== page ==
On this edition of ST, we learn about the nonprofit program known as Sistema Tulsa. Per its website, Sistema Tulsa "envisions how a comprehensive and inclusive music program can positively impact the social, cognitive, and aesthetic realms of youth development. Supported by partnerships with the Boston Avenue United Methodist Church and the Tulsa Public Schools, Sistema Tulsa plans to provide a model for accessible, ensemble-based music programs that enrich the lives of local youth across varied underserved communities.

Our guest is Sara Solovitch, a former reporter for the Philadelphia Inquirer whose articles have appeared in Esquire, Wired, The Los Angeles Times, and The Washington Post. She has also been a health columnist for the San Jose Mercury News -- and she seriously studied piano in her younger days. These formative at-the-keyboard experiences greatly influence her first book, which Solovitch discusses with us today.

On this edition of StudioTulsa, we are discussing a marvelous photography exhibit that goes on display tomorrow at the Gilcrease Museum here in Tulsa; "On 52nd Street: The Jazz Photography of William P. Gottlieb" will run from July 25th through October 11th. Our guest is Dr. Frank Goodyear, co-director of the Bowdoin College Museum of Art in Maine, who's also the curator of this show.

On this edition of ST, an interesting conversation with Dr. Margaret Martin, who more than a decade ago founded The Harmony Project, beginning with 36 students and a $9,000 check from The Rotary Club of Hollywood; today, The Harmony Project is the largest nonprofit in Los Angeles dedicated exclusively to music education for youth in low-income communities.

John Williams -- the still-active genius who created the music for such classic movies as "Jaws," "Star Wars," "Raiders of the Lost Ark," "Close Encounters of the Third Kind," "E.T.: The Extraterrestrial," and "Schindler's List" (to name just a handful) -- is arguably the greatest composer ever to work in Hollywood. And his memorable, broadly popular music will be the focal point for the final Tulsa Symphony Orchestra concert of this season.

On this installment of ST, we welcome Julie Watson and Mike Koster, the co-directors of Tulsa Roots Music, a nonprofit and ongoing (and quite wonderful) concert series that first got underway here in our community about four years ago. On Saturday the 18th, the day-long Tulsa Roots Music Bash will be presented, for the second consecutive year, at the Guthrie Green in downtown Tulsa.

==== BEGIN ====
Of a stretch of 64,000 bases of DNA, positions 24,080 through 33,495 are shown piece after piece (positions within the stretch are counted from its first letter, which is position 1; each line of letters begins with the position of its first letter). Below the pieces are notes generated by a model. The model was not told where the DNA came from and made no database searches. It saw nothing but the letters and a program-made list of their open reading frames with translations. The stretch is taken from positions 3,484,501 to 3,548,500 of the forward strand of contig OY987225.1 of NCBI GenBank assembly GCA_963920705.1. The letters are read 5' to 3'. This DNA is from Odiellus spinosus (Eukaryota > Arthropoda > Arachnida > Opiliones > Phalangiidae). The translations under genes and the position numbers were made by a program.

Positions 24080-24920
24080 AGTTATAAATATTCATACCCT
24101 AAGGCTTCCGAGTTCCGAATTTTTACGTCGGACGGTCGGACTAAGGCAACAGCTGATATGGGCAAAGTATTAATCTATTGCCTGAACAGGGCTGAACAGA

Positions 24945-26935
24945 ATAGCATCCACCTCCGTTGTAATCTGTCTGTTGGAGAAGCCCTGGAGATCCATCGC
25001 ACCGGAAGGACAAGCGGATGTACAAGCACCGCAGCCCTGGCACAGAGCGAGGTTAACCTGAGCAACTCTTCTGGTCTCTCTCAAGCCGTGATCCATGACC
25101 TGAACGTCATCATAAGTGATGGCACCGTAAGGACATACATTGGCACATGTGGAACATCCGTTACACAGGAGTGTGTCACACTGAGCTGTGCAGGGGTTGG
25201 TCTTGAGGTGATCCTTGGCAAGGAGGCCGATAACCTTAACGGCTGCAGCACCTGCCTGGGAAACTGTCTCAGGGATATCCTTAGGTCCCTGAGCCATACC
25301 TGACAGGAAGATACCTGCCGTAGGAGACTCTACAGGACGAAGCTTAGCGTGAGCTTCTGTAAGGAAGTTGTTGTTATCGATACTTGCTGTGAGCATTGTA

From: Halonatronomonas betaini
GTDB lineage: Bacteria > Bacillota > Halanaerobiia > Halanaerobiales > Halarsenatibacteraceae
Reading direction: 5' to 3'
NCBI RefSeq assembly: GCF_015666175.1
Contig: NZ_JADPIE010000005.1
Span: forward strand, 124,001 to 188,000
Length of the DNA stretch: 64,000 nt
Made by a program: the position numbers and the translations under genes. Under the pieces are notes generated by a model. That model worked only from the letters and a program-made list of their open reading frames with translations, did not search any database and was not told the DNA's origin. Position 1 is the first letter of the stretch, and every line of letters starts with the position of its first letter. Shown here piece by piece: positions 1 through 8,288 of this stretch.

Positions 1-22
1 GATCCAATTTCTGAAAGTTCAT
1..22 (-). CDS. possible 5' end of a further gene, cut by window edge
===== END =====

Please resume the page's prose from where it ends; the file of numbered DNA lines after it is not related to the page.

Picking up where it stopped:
On this edition of ST, we're pleased to speak with Andrés Franco, the newly named Artistic Director and Conductor of the Signature Symphony at Tulsa Community College. The TCC Board of Regents approved Frano's hiring at a meeting held yesterday; he will replace Dr. Barry Epperley, the founder and longtime leader of this orchestra, who is retiring.

Our guest on ST is Gerhardt Zimmermann, who will be the Guest Conductor for the Tulsa Symphony Orchestra on Saturday the 14th at the Tulsa PAC. This "Simply Tragic" concert, as its being called, will begin at 7:30pm, and it will feature the 80-to-85-minute masterpiece by Mahler known as Symphony No. 6 in A minor (a/k/a the "Tragische").

On this installment of ST, we speak with Holcombe Waller, an award-winning musician and performance artist who is based in Portland, Oregon, and who will present a multimedia production entitled "Surfacing" tonight (Friday the 6th) and tomorrow night (Saturday the 7th) at the Liddy Doenges Theatre in the Tulsa PAC. Both shows begin at 8pm, and both are offered as part of the now-underway New Genre Festival XXII-A from Living Arts of Tulsa.

On this edition of ST, we welcome Jeffrey Zeigler, the gifted cello player and composer who's best known for his eight-year tenure with the internationally known Kronos Quartet. Since leaving that collective about two years ago, Zeigler has embarked on an interesting (and decidedly multi-genre) solo career that's found him collaborating with a host of fascinating musicians -- such as singer/songwriter Norah Jones, avant-jazz guru John Zorn, pianist Vijay Iyer, composer Philip Glass, Wilco drummer Glenn Kotche, and so forth.